While the first two Conferences on the Law of the Sea had advanced a number of issues concerning international ocean affairs, the majority still remained unsolved. The creation of a comprehensive international
treaty was to become the legacy of the Third United Nations Conference on the Law of the Sea.
A speech to the United Nations General Assembly by Malta’s Ambassador to the United Nations, Arvid
Pardo, on 1 November 1967, has often been credited with setting in motion a process that spanned 15 years and
culminated with the adoption of the Convention on the Law of the Sea in 1982. In his speech, Ambassador
Pardo urged the international community to take immediate action to prevent the breakdown of law and order
on the oceans, a disaster that many feared loomed on the horizon. He called for “an effective international
regime over the seabed and the ocean floor beyond a clearly defined national jurisdiction”.
Ambassador Pardo’s call to action came at the right time. In the next five years, the international community took several major steps that were crucial in setting the stage for a comprehensive treaty. In 1968, the
General Assembly established a Committee on the Peaceful Uses of the Seabed and the Ocean Floor beyond the
Limits of National Jurisdiction, which began work on a statement of legal principles to govern the uses of the
seabed and its resources. In 1970, the Assembly unanimously adopted the Committee’s Declaration of
Principles, which declared the seabed and ocean floor beyond the limits of national jurisdiction to be the common heritage of mankind. The same year, the Assembly decided to convene the Third Conference on the Law
of the Sea to create a single comprehensive international treaty that would govern all ocean affairs.
Third Conference on the Law of the Sea
The Third Conference on the Law of the Sea opened in 1973 with a brief organizational session, followed in 1974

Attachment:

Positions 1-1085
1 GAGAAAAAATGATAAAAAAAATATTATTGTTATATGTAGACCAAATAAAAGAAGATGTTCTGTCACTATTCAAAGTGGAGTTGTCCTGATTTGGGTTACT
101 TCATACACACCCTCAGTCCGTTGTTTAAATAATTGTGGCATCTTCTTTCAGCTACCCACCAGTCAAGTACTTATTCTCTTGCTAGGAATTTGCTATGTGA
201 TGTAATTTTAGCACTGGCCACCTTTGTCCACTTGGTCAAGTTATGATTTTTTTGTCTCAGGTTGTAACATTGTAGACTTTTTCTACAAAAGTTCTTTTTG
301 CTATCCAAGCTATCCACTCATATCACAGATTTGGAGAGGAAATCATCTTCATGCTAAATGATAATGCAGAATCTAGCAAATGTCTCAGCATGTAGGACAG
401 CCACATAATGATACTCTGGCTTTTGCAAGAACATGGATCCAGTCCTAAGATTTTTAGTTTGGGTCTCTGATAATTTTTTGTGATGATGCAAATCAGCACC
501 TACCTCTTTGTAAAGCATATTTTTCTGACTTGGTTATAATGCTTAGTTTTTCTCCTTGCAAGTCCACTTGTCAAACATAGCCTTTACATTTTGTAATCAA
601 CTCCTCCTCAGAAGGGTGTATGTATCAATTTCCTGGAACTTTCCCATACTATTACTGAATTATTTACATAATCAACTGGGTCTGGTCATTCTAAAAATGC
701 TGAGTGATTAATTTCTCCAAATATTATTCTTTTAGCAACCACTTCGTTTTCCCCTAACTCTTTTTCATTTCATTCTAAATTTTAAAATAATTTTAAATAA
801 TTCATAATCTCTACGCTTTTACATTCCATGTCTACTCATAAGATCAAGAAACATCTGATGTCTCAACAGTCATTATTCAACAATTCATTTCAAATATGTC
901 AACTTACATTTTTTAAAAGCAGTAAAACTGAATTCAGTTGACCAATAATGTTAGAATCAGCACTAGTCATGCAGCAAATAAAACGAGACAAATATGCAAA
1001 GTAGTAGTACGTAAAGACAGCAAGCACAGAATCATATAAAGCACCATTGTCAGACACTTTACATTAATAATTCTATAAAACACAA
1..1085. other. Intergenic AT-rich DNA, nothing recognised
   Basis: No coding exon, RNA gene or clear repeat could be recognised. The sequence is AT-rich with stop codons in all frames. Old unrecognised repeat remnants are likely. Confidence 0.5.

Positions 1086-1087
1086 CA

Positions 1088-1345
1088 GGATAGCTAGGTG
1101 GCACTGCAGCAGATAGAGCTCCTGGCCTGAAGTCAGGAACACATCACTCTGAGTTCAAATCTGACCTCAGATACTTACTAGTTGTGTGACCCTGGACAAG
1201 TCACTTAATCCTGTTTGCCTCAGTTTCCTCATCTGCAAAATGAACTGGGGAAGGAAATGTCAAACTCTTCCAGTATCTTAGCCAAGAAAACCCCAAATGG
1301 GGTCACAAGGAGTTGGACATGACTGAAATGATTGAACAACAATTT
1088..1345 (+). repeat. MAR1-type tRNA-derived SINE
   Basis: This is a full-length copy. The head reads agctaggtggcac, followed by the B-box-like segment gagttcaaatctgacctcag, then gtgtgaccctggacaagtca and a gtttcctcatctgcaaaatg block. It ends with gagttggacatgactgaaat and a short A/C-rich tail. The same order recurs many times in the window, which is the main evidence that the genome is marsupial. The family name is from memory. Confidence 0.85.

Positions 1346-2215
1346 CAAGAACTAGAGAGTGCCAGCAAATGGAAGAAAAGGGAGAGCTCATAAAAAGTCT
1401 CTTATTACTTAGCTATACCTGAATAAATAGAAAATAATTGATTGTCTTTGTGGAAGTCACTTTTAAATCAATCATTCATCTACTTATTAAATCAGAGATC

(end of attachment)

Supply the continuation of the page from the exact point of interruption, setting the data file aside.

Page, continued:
by a second session held in Caracas, Venezuela. In Caracas, delegates announced that they would approach the
new treaty as a “package deal”, to be accepted as a whole in all its parts without reservation on any aspect. This
decision proved to be instrumental to the successful conclusion of the treaty.
A first draft was submitted to delegates in 1975. Over the next seven years, the text underwent several
major revisions. But on 30 April 1982, an agreement had been reached and the final text of the new convention
was put to a vote. The vote, which took place at United Nations Headquarters in New York, marked the end of over a
decade of intense and often strenuous negotiations, involving the participation of more than 160 countries from all
regions of the world and all legal and political systems.
The Convention was adopted with 130 States voting in favour, 4 against and 17 abstaining. Later that same year,
on 10 December, the Convention was opened for signature at Montego Bay, Jamaica, and received a record number of
signatures — 119 — on the first day.
The United Nations Convention on the Law of the Sea entered into force on 16 November 1994, one year after it
had reached the 60 ratifications necessary. Today the Convention is fast approaching universal participation, with 138
States, including the European Union, having become parties.
The Convention is supplemented by two agreements dealing respectively with Seabed Mining and Straddling and
Highly Migratory Fish Stocks.
On the world’s oceans, piracy and armed robbery are on the rise. So is smuggling — especially of migrants
and drugs. Among the most widespread and serious at sea, these crimes are often masterminded by organized
criminals who take full advantage of weaknesses in law enforcement on the oceans. In some areas, they have
succeeded in undermining marine transport.
Maritime security and the safety of life at sea are also threatened by other criminal activities, such as terrorism, hijackings, the smuggling of arms and hazardous wastes, illegal fishing and dumping, the illegal discharge
of pollutants, and other violations of environmental laws.
Oceans are of enormous value to the world economy. They provide us with food, water, raw materials and
energy. The combined value of ocean resources and uses is estimated to be about $7 trillion per year. Fish and
minerals, including oil and gas, are among the most important marine resources, while the major uses of the